How to Collect Veterans’ Death Benefits


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Veterans’ benefits are available to U.S. Armed Forces members who die while on active duty. They are also available to those who were separated from active duty and completed the required period of service. Excluded are those who were dishonorably discharged or found guilty of a capital crime or subversive activities.

Eligibility extends to members of Reserve Components, Reserve Officers’ Training Corps, Commissioned Officers of the National Oceanic and Atmospheric Administration, Commissioned Officers of the Public Health Service, and World War II Merchant Mariners. Spouses and dependent children of eligible living and deceased veterans and armed forces members may also be eligible.

Veteran’s benefits apply to both casketed remains and cremated remains, including:

  • Free burial grave in a national cemetery
  • Opening and closing of the grave and perpetual care
  • Free headstones and markers
  • Burial flag
  • Free grave liner for casketed remains
  • Presidential Memorial Certificate
  • Lump sum payment up to $300 to families of eligible retiree veterans and up to $1,500 for veterans who die of service-related disability.

Across the country, the Department of Veterans Affairs’ maintains 119 national cemeteries (with 6 more legally mandated) and 33 soldier’s lots and monument sites. Many states have established veterans cemeteries with eligibility requirements similar to national cemeteries. Requests for burial are usually submitted by the funeral director handling the funeral arrangements. The following information should be provided to the veterans’ cemetery.

  • Full name and military rank
  • Branch of service
  • Social security number
  • Service number
  • VA claim number, if applicable
  • Date and place of birth
  • Date and place of death
  • Date of retirement or last separation from active duty
  • Copy of military separation documents.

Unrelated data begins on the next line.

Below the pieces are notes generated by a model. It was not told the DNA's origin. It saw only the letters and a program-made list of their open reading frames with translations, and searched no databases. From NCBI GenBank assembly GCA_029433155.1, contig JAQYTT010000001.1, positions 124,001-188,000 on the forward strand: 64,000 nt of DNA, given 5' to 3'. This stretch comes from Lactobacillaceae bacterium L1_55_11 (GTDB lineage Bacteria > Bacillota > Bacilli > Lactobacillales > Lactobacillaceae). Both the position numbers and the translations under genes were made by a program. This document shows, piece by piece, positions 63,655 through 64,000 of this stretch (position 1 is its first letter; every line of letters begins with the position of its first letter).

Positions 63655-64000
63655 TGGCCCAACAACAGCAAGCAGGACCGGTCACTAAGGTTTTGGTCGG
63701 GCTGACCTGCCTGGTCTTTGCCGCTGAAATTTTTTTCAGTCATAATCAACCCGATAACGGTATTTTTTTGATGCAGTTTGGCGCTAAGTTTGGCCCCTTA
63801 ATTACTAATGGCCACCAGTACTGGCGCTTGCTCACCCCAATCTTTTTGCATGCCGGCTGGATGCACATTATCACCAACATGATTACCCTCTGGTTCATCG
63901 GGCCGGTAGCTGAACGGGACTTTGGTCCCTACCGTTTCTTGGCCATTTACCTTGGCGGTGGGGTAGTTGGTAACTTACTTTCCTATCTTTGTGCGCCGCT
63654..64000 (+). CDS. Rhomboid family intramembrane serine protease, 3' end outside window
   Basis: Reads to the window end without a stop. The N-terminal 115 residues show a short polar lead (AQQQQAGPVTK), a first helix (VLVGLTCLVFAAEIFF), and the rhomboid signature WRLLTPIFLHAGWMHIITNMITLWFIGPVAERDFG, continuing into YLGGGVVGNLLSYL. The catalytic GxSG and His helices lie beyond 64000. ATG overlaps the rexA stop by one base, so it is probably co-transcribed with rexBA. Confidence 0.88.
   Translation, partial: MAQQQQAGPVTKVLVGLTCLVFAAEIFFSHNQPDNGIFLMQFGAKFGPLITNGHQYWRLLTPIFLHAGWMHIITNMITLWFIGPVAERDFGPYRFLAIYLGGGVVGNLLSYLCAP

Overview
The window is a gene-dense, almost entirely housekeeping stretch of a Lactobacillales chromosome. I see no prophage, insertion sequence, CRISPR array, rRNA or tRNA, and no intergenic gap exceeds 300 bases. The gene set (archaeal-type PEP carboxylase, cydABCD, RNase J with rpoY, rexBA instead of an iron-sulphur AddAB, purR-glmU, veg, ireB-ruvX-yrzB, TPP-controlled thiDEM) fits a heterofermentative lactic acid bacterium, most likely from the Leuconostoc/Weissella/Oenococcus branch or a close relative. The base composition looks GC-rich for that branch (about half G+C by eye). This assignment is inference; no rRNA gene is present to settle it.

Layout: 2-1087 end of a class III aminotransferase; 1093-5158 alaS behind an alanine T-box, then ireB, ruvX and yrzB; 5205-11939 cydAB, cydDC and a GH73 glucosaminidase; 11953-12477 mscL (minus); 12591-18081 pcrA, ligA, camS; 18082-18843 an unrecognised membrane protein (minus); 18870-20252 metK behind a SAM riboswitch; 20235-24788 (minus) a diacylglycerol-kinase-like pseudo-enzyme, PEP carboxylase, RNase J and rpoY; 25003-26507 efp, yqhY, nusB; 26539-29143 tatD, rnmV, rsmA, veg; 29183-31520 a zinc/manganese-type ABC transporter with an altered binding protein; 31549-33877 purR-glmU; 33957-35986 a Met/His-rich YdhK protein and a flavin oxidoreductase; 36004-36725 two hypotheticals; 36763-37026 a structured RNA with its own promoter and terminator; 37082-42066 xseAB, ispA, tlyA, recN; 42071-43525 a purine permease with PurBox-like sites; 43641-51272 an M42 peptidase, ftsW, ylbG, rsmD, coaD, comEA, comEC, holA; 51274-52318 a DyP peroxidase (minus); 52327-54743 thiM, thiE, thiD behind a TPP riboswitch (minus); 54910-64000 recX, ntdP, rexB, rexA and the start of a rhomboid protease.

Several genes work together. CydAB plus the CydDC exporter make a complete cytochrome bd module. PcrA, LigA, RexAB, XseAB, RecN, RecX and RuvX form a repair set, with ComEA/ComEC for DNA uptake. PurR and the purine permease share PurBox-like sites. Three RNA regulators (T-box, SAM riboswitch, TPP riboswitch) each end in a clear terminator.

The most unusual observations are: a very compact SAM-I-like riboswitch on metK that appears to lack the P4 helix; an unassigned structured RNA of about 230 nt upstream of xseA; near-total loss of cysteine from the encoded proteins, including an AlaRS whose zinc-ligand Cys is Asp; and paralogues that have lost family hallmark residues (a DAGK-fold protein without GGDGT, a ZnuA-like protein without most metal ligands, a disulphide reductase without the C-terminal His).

Veteran’s Day Prayer

Dear Lord,
Today we honor our veterans,
worthy men and women
who gave their best
when they were called upon
to serve and protect their country.
We pray that you will bless them, Lord,
for their unselfish service
in the continual struggle
to preserve our freedoms, our safety,
and our country’s heritage, for all of us.
Bless them abundantly
for the hardships they faced,
for the sacrifices they made
for their many different contributions
to America’s victories
over tyranny and oppression.
We respect them, we thank them,
we honor them, we are proud of them,
and we pray that you will watch over
these special people
and bless them with peace and happiness.
In Jesus’ name we pray; Amen.

By Joanna Fuchs

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About Elder Care Advice blog

Get professional elder care giving advice, advocacy, education and tips for those who care for and about the frail elderly at the ElderCareAdvice blog. We are generously sponsored by CertifiedCare.org. Most posts are written by Cathleen V. Carr, unless attributed otherwise. We welcome relevant submissions. Submit your article and by-line for publishing consideration (no promises!) to Havi at zvardit@yahoo.com, our own editor who will ensure submissions are given the best possible treatment and polish before publication, ensuring a professional level of publication. There is a nominal service fee involved ($45). Allow up to 30 days for publishing.
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